[17] Id. at 328 (“Fathers who were accused of abuse and who accused the mother of alienation won their cases 72% of the time; slightly more than when they were not accused of abuse (67%) . . . Child sexual abuse allegations increased fathers’ likelihood of winning to 81%.”).

[18] Rep. on Custody, Violence Against Women and Violence Against Children of the Hum. Rts. Council on Its Fifty-Third Session, U.N. Doc. A/HRC/53/36 at 18 (2023) (“The standard of the best interest of the child is violated by imposing contact between a child and one or both parents and by prioritizing it, even where there is evidence of domestic violence.”).

[19] Id. at 6–7 (“When custody decisions are made in favour of the parent who claims to be alienated without sufficiently considering the views of the child, the child’s resilience is undermined and the child continues to be exposed to lasting harm. It may also sever the stable and safe bond with the non-abusive primary caretaker.”).

[20] A total of 984 children have been murdered by a divorcing or separating parent in the U.S. since 2008, and of these murders, 70% were committed by fathers. US Child Homicide Data 2008-Present, Ctr. for Jud. Excellence, (last visited Feb. 28, 2024).

[21] See Hannah Dreyfus, A Court Ordered Siblings to a Reunification Camp With Their Estranged Father. The Children Say It Was Abusive, ProPublica (May 18, 2023),

[22] 34 U.S.C. § 10446(k). See California Protective Parents Association, President Biden Signs Kayden’s Law in VAWA, (last visited Feb. 28, 2024).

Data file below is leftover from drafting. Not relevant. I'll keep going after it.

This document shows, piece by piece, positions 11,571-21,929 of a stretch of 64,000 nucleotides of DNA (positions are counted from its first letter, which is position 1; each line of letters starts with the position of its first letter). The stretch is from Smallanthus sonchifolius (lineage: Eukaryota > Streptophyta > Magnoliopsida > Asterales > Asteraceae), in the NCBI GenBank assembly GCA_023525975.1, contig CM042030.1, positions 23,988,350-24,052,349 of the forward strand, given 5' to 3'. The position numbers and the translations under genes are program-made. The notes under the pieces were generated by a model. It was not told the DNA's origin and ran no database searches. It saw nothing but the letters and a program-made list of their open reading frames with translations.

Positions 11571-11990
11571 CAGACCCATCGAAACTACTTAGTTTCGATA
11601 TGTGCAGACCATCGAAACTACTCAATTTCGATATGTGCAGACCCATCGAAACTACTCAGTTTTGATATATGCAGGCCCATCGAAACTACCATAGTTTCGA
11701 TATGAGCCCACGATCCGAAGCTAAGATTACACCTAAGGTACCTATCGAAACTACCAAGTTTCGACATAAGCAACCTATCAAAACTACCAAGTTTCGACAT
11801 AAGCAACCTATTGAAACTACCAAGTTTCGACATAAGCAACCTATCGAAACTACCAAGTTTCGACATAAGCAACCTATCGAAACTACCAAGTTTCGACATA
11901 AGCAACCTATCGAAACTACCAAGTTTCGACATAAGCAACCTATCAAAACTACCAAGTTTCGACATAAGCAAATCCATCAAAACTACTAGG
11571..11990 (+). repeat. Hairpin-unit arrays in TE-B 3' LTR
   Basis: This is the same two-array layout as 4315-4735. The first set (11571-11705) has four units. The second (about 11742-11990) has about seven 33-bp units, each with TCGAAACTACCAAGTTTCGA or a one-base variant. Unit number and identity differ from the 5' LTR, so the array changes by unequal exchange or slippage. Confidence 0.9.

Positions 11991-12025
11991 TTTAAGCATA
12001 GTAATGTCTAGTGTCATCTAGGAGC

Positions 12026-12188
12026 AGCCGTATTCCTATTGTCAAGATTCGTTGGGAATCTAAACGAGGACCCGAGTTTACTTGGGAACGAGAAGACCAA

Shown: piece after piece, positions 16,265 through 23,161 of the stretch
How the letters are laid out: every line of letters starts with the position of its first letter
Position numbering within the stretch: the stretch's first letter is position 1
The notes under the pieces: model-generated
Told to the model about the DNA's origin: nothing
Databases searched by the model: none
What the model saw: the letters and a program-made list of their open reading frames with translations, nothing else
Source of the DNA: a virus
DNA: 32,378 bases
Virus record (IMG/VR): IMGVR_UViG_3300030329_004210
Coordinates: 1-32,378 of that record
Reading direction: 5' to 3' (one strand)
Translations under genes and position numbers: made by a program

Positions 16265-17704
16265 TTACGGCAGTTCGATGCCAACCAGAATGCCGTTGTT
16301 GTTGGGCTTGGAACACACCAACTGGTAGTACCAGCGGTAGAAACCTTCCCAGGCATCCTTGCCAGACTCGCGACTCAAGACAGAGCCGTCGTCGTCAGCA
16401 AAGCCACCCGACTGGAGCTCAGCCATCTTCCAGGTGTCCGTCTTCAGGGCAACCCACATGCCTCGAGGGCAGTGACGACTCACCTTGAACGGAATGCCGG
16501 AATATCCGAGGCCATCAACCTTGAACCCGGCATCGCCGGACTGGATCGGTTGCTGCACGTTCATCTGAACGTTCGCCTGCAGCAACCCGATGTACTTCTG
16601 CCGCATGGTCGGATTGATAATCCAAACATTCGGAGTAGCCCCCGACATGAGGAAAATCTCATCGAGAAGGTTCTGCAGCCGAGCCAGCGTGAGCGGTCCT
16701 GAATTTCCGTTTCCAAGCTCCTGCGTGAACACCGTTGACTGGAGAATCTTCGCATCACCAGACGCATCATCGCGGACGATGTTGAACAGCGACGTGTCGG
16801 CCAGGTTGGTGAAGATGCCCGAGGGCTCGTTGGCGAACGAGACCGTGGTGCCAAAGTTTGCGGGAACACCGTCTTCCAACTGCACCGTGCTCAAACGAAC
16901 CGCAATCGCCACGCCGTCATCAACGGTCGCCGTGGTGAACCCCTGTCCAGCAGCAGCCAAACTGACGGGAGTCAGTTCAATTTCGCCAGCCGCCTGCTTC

[23] Julie Shaw, To Save Kids, A Push for ‘Kayden’s Law,’ Phila. Inquirer, Oct. 18, 2019, at B2.

[24] 34 U.S.C. § 10446(k)(3)(B)(i)–(ii).

[25] 34 U.S.C. § 10446(k)(3)(B)(iii)–(iv).

[26] Cal. Fam. Code § 3193.

[27] Colo. Rev. Stat. § 14-10-127.5.

[28] H.B. 561, 2022 Reg. Sess. (Md. 2022).

[29] S.B. S7425A, 2021–2022 Leg. Sess. (N.Y. 2021).

[30] H.B. 4343, 103rd Gen. Assemb. (Ill. 2024).

[31] S.B. 55, 2023–2024 Reg. Sess. (Pa. 2023).

[32] Nat’l Council of Juv. and Fam. Ct. Judges, Navigating Custody & Visitation Evaluations in Cases with Domestic Violence: A Judge’s Guide at 24 (State Justice Institute rev. ed. 2006). See Daubert v. Merrell Dow Pharms., Inc., 509 U.S. 579, 593–94 (1993) (holding that, in determining the admissibility of expert witness testimony, trial judges should consider various non-dispositive factors relating to the principles and methodology employed by the expert, such as whether the expert’s theory or technique has been tested or subject to peer review and publication, the known or potential error rate of the theory or technique, and whether the theory or technique is generally accepted within the relevant scientific community).

[33] 34 U.S.C. § 10446(k)(3)(B)(i)–(ii).

[34] Id.

[35] The language of Colo. Rev. Stat. § 14-10-127.5 is copied verbatim from Kayden’s Law and therefore exhibits the same pitfalls. The California version, Piqui’s Law (Cal. Fam. Code § 3193), does markedly less to address court orders influenced by parental alienation claims, because the statute only imposes limitations on court-ordered “family reunification treatments.”).

[36] U.N. Report at 3, 18.


It might be helpful to add a brief explanation of the multi-factor Daubert test in footnote 32.